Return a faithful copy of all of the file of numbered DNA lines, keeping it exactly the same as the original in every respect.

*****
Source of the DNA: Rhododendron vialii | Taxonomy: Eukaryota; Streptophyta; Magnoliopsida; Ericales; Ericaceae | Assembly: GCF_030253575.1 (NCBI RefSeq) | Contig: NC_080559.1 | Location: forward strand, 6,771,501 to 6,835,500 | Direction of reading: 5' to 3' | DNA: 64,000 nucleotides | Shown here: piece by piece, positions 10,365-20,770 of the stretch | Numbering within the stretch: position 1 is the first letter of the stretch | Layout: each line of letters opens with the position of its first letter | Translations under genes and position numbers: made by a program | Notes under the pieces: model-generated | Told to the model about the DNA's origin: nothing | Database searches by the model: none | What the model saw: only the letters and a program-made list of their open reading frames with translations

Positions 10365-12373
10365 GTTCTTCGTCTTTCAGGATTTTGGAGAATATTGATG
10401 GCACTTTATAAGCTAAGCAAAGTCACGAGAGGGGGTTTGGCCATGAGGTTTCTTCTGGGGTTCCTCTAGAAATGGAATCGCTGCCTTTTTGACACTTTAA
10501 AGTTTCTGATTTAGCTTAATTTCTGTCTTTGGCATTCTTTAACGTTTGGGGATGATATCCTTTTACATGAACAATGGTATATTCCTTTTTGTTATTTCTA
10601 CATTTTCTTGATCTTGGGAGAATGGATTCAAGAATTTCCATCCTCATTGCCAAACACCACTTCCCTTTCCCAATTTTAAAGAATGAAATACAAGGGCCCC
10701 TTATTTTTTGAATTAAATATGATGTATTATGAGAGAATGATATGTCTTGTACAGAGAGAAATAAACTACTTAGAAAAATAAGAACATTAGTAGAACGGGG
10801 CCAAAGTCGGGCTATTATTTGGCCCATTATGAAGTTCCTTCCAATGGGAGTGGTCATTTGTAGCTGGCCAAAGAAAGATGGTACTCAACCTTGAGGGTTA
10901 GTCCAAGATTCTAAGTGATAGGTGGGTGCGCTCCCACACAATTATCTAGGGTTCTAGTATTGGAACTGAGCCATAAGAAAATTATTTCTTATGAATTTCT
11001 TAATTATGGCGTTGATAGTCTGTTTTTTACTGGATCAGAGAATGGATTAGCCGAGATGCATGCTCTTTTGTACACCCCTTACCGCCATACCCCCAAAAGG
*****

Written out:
Source of the DNA: Rhododendron vialii | Taxonomy: Eukaryota; Streptophyta; Magnoliopsida; Ericales; Ericaceae | Assembly: GCF_030253575.1 (NCBI RefSeq) | Contig: NC_080559.1 | Location: forward strand, 6,771,501 to 6,835,500 | Direction of reading: 5' to 3' | DNA: 64,000 nucleotides | Shown here: piece by piece, positions 10,365-20,770 of the stretch | Numbering within the stretch: position 1 is the first letter of the stretch | Layout: each line of letters opens with the position of its first letter | Translations under genes and position numbers: made by a program | Notes under the pieces: model-generated | Told to the model about the DNA's origin: nothing | Database searches by the model: none | What the model saw: only the letters and a program-made list of their open reading frames with translations

Positions 10365-12373
10365 GTTCTTCGTCTTTCAGGATTTTGGAGAATATTGATG
10401 GCACTTTATAAGCTAAGCAAAGTCACGAGAGGGGGTTTGGCCATGAGGTTTCTTCTGGGGTTCCTCTAGAAATGGAATCGCTGCCTTTTTGACACTTTAA
10501 AGTTTCTGATTTAGCTTAATTTCTGTCTTTGGCATTCTTTAACGTTTGGGGATGATATCCTTTTACATGAACAATGGTATATTCCTTTTTGTTATTTCTA
10601 CATTTTCTTGATCTTGGGAGAATGGATTCAAGAATTTCCATCCTCATTGCCAAACACCACTTCCCTTTCCCAATTTTAAAGAATGAAATACAAGGGCCCC
10701 TTATTTTTTGAATTAAATATGATGTATTATGAGAGAATGATATGTCTTGTACAGAGAGAAATAAACTACTTAGAAAAATAAGAACATTAGTAGAACGGGG
10801 CCAAAGTCGGGCTATTATTTGGCCCATTATGAAGTTCCTTCCAATGGGAGTGGTCATTTGTAGCTGGCCAAAGAAAGATGGTACTCAACCTTGAGGGTTA
10901 GTCCAAGATTCTAAGTGATAGGTGGGTGCGCTCCCACACAATTATCTAGGGTTCTAGTATTGGAACTGAGCCATAAGAAAATTATTTCTTATGAATTTCT
11001 TAATTATGGCGTTGATAGTCTGTTTTTTACTGGATCAGAGAATGGATTAGCCGAGATGCATGCTCTTTTGTACACCCCTTACCGCCATACCCCCAAAAGG